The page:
# All the k-mers/n-grams

### Intro

We have had histograms and counting, but not listing all of them.

Every year, Dyalog Ltd. holds a student competition. The challenge there is to write good APL code. This is a language agnostic edition of this year's sixth problem.

I have explicit permission to post this challenge here from the original author of the competition. Feel free to verify by following the provided link and contacting the author.

### Problem

The term k-mer typically refers to all the possible substrings of length k that are contained in a string. In computational genomics, k-mers refer to all the possible subsequences (of length k) from a read obtained through DNA Sequencing. Write a function/program that takes a string and k (the substring length) and returns/outputs a vector of the k-mers of the original string.

### Examples

[4,"ATCGAAGGTCGT"]["ATCG","TCGA","CGAA","GAAG","AAGG","AGGT","GGTC","GTCG","TCGT"]

k > string length? Return nothing/any empty result:
[4,"AC"][] or "" or [""]

• Does the order of the output matter? When a substring occurs multiple times, should it be repeated in the output? – feersum May 1 '17 at 8:02
• Can I return a string of the required substrings separated by newlines instead of an array of strings, like this? – Leaky Nun May 1 '17 at 8:39
• May we also input and output the string as an array of characters (like ['A', 'T', 'C', 'G'] instead of "ATCG"? – Adnan May 1 '17 at 8:39
• Are Dyalog APL answers allowed in this PPCG challenge (because the challenge is also hosted by Dyalog)? – user41805 May 1 '17 at 9:14
• @feersum Order matters, and repetitions should be repeated. This is just like a sliding window. – Adám May 1 '17 at 12:29

# Dyalog APL, 13 11 bytes

⊢,/⍨⊣⌊1+∘⍴⊢


It does exactly as intended now. Stupid errors. Thanks to Adám for giving me the hint that there is an 11 byte solution, even though this isn't the one he was looking for.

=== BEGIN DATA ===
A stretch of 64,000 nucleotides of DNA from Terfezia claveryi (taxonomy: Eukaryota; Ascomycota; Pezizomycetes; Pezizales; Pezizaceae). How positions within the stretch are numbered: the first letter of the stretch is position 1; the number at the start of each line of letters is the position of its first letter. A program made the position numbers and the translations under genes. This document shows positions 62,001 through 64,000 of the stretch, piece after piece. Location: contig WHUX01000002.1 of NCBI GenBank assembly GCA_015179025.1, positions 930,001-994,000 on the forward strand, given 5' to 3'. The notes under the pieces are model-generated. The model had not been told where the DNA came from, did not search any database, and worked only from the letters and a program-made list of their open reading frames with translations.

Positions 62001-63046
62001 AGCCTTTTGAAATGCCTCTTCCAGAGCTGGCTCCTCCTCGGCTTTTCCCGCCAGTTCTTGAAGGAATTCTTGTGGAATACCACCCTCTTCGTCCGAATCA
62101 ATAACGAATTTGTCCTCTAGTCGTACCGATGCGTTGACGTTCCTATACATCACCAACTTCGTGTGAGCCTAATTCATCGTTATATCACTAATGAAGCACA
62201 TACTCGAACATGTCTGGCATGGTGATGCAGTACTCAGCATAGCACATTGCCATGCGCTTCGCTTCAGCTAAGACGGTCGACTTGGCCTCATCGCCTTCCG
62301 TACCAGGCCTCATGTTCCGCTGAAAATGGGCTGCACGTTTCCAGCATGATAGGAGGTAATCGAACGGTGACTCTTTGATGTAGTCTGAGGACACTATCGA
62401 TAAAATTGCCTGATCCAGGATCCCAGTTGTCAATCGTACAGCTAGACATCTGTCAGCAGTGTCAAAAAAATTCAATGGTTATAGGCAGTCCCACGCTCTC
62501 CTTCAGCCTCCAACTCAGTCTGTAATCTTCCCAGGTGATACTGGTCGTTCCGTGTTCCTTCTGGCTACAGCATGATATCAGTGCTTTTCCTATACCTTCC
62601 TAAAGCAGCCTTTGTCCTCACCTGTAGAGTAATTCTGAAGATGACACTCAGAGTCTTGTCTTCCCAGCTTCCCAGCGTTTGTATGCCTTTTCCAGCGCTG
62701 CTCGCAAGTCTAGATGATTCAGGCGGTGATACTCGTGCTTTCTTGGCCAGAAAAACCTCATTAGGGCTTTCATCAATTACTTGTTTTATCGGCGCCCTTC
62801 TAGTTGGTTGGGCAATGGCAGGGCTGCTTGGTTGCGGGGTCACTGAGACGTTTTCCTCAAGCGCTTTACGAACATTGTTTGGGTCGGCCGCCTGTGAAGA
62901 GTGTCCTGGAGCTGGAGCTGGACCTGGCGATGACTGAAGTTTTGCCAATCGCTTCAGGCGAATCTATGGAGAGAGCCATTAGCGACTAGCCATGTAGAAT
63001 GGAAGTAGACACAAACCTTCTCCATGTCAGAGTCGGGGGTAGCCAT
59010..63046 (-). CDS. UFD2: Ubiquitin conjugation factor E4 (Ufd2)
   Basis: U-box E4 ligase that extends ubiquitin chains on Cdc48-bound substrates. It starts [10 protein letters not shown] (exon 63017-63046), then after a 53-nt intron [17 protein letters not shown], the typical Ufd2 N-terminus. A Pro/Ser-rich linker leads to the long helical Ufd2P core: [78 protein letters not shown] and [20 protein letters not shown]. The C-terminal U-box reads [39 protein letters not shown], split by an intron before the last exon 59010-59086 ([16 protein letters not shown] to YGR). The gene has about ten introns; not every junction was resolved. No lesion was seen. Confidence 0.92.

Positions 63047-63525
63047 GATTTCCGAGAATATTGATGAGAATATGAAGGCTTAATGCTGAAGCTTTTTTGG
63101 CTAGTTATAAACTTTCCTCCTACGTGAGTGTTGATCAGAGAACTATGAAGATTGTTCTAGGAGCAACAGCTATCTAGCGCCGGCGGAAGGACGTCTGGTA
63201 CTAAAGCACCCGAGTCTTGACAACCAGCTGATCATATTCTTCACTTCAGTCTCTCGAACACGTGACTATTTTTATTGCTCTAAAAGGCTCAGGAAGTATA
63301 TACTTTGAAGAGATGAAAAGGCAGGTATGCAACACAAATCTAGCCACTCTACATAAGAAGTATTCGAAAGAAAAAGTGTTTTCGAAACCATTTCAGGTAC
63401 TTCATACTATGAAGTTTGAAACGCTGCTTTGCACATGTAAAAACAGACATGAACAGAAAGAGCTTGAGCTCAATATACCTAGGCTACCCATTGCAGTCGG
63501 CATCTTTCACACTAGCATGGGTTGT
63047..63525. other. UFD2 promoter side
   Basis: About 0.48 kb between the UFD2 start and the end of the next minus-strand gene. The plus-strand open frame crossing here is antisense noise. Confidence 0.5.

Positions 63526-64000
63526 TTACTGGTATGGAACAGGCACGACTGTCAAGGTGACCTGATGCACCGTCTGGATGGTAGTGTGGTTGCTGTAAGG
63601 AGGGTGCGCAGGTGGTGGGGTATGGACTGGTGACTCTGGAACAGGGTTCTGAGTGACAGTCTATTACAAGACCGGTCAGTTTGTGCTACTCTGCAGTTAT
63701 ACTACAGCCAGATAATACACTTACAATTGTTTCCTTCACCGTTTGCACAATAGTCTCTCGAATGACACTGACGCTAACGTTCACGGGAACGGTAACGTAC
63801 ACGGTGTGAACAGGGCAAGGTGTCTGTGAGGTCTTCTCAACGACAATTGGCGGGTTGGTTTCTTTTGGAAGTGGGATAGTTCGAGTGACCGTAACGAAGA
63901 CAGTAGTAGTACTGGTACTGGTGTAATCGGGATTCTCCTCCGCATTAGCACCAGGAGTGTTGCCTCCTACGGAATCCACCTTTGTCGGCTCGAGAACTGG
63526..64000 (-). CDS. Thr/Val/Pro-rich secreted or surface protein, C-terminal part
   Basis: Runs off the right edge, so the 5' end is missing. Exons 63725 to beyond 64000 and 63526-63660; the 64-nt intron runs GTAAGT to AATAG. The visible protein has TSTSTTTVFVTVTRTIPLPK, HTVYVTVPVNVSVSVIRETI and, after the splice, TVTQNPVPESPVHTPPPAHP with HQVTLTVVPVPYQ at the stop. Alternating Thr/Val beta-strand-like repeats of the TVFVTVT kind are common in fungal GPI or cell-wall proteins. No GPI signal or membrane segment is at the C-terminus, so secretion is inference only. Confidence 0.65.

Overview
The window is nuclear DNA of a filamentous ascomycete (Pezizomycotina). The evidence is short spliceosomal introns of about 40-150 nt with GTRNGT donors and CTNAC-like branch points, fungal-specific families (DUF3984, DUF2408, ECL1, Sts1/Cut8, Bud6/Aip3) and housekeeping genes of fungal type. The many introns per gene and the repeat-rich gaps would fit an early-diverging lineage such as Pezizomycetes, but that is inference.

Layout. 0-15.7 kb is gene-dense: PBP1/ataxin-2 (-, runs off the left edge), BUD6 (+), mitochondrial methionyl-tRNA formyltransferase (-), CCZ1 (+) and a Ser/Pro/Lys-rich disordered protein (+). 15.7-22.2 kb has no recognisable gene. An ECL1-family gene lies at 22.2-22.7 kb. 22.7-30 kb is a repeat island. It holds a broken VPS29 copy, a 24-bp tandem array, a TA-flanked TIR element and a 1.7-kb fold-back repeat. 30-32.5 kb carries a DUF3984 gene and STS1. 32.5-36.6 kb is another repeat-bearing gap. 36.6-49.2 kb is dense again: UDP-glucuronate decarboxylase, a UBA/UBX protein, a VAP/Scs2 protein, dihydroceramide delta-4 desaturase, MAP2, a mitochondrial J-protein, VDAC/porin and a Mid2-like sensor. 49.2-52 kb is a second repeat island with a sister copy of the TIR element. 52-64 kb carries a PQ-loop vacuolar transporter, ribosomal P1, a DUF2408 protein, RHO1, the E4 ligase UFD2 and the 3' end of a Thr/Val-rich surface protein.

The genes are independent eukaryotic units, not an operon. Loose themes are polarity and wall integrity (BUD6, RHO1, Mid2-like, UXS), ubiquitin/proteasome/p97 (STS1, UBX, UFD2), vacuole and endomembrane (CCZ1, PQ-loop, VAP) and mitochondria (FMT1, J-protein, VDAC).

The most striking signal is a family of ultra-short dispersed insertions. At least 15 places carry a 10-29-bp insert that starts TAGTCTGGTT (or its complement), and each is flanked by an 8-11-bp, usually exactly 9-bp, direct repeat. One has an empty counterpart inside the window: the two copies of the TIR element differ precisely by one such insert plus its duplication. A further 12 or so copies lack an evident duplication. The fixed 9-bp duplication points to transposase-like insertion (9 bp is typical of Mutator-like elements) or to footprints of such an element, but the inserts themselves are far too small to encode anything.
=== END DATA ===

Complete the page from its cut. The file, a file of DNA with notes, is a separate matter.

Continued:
• … except when it doesn't. – Adám May 8 '17 at 11:13
• There, it's fixed. – Zacharý May 8 '17 at 11:20
• Good. Now golf it! (Hint: I can do it in 11.) – Adám May 8 '17 at 11:21
• Well, now it works. – Zacharý May 8 '17 at 11:23
• The third time's the charm. Still waiting for -2 bytes… – Adám May 8 '17 at 11:33

# Standard ML, 68 bytes

fun f$n=List.tabulate(size$ -n+1,fn m=>substring($,m,n))handle _=>[]  Try it online! Example usage: f "abcdef" 3 returns ["abc", "bcd", "cde", "def"]. ### Explanation: For two bytes more we can replace the identifier $ by s to get better readable code:

fun f s n=List.tabulate(size s-n+1,fn m=>substring(s,m,n))handle _=>[]


The function takes a string s and an integer n as arguments. List.tabulate(m,g) takes an integer m and some function g and builds the list [g 0, g 1, ..., g(m-1)]. In this case, we give for m the size of the string s minus the n-gram length n (+1 to avoid off-by-one-errors). For each such m we return the substring of s at position m with length n.

In case of n > size s, an exception is thrown. handle _=>[] catches the exception and returns the empty list.

# brainfuck, 52 bytes

[[>],+[<]>-]>[->]<[[<]>[.>]<[<]++++++++++.>[-]>[>],]


Try it online!

Takes K as the value on the starting cell and the string as input.

# q/kdb+, 19 bytes

Solution:

{(0-x)_x#'next\[y]}


Example:

q){(0-x)_x#'next\[y]}[4;"ABCDEFGHIJ"]
"ABCD"
"BCDE"
"CDEF"
"DEFG"
"EFGH"
"FGHI"
"GHIJ"
q){(0-x)_x#'next\[y]}[4;"AC"]
q)


Explanation:

Use next and scan over the input string, then take the first 'x' (sliding window size), then drop off the extras from the end:

{(0-x)_x#'next\[y]} / the solution
{                 } / anonymous lambda with implicit args x and y
next\[y]  / take 'next' element of y until exhausted
x#'          / x take-each (take first x chars of each)
(0-x)              / negate x
_             / drop (negative drops from the end rather than front)


# Japt, 2 bytes

Straightforward, built-in solution.

ãV


Try it